Knit-ivity goes on display at Suffolk church
The traditional nativity has been given a woolly makeover by members of a Suffolk craft group.
The Knit and Natter group at the Fairfield Centre in Aldeburgh were given the task of creating a life size version of the traditional scene using wool.
The idea came from Revd Johanna Mabey, the assistant curate at Aldeburgh Parish Church, who saw pictures of a similar project completed by knitters in Bristol a few years ago who wanted to raise money for charity.
“I thought wow,” said Revd Johanna, “What an excellent idea.”
She proposed the idea to the knitting group, led by Rita Fryer, who agreed to take on the mammoth task to help the church raise funds.
With permission from the knitting pattern company to supersize the original designs and support from the church the knitters started to put together the figures of Joseph, Mary, Jesus and the three wise men.
The end result is something that has to be seen to be comprehended according to Revd Johanna.
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“It’s just amazing! They look fantastic.”
“The faces are really quite uncanny and life like and they have animation in them, it’s beautiful.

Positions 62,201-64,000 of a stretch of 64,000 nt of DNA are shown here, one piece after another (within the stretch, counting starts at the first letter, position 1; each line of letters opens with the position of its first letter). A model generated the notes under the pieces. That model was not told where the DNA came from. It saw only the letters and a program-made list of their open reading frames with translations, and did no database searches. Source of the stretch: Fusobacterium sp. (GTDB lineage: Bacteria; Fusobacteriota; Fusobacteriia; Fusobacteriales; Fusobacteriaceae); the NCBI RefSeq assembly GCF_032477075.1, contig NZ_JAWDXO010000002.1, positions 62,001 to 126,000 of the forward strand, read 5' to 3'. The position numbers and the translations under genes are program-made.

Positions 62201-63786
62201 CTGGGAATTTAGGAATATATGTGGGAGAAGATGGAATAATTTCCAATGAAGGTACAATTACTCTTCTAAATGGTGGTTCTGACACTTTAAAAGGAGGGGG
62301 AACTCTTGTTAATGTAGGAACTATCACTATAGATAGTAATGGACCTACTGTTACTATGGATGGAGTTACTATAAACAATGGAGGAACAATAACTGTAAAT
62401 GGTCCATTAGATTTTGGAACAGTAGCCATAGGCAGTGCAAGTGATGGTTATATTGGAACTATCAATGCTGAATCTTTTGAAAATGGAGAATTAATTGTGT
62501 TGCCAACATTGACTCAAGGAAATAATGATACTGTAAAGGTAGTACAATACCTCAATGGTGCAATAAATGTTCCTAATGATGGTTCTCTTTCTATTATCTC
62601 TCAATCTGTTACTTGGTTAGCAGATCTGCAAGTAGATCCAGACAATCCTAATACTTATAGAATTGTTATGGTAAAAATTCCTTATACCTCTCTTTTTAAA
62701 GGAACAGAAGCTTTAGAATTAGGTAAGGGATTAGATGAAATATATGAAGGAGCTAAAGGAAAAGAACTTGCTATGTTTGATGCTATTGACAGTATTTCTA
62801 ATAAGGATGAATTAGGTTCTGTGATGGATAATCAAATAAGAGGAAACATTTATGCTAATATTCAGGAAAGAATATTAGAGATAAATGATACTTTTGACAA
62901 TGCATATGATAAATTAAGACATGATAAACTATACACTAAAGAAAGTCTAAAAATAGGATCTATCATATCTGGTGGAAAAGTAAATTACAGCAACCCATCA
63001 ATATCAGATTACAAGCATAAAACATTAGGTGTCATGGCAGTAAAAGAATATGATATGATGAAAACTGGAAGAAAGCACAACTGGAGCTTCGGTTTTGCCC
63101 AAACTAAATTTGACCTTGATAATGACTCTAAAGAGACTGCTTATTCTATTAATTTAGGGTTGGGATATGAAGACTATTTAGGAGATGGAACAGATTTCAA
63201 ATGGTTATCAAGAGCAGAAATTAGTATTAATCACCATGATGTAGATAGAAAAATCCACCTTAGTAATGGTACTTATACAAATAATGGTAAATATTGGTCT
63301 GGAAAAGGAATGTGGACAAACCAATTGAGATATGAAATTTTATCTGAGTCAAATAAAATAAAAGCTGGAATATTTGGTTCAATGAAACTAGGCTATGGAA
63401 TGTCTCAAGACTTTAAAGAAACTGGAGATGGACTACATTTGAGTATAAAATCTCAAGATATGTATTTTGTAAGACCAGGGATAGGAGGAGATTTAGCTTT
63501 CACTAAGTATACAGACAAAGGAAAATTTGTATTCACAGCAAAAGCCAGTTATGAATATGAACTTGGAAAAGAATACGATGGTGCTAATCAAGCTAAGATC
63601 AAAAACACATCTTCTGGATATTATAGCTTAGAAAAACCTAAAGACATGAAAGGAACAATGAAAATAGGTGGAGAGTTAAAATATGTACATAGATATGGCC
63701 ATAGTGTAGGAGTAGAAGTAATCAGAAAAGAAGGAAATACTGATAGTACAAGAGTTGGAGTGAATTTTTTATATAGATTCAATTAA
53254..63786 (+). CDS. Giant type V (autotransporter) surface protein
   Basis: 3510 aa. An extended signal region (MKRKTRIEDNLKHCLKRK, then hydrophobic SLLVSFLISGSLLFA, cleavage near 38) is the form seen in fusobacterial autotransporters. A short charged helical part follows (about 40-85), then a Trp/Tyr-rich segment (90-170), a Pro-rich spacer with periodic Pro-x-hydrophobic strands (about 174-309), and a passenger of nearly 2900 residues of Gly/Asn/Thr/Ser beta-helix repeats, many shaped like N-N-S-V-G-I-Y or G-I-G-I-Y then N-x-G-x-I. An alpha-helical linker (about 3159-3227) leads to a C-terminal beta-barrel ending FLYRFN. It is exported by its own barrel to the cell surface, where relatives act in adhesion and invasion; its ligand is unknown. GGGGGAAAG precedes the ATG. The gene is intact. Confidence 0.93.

“You have to see them to appreciate them.”
Revd Johanna hopes that the nativity will continue to grow over the coming years as animals and other members of the traditional scene are added.
Rita and the Knit and Natter group are already on board with the expansion plan after having to say goodbye to their creations as they moved into Aldeburgh Church this week.
The church’s new residents gathered quite a bit of attention during their installation, says Revd Johanna.
“Everybody who sees them they just smile.”
The hope is that much like the group that inspired them in Bristol, that the Aldeburgh nativity will be taken on tour to help raise funds for the church.
The nativity will be making one trip out this year to visit the town’s Rainbow Tots toddlers group on December 17.
Apart from that short visit the figures will remain in Aldeburgh Parish Church where they will be on show until the new year.
Visitors can come to see the nativity every day in December during daylight hours.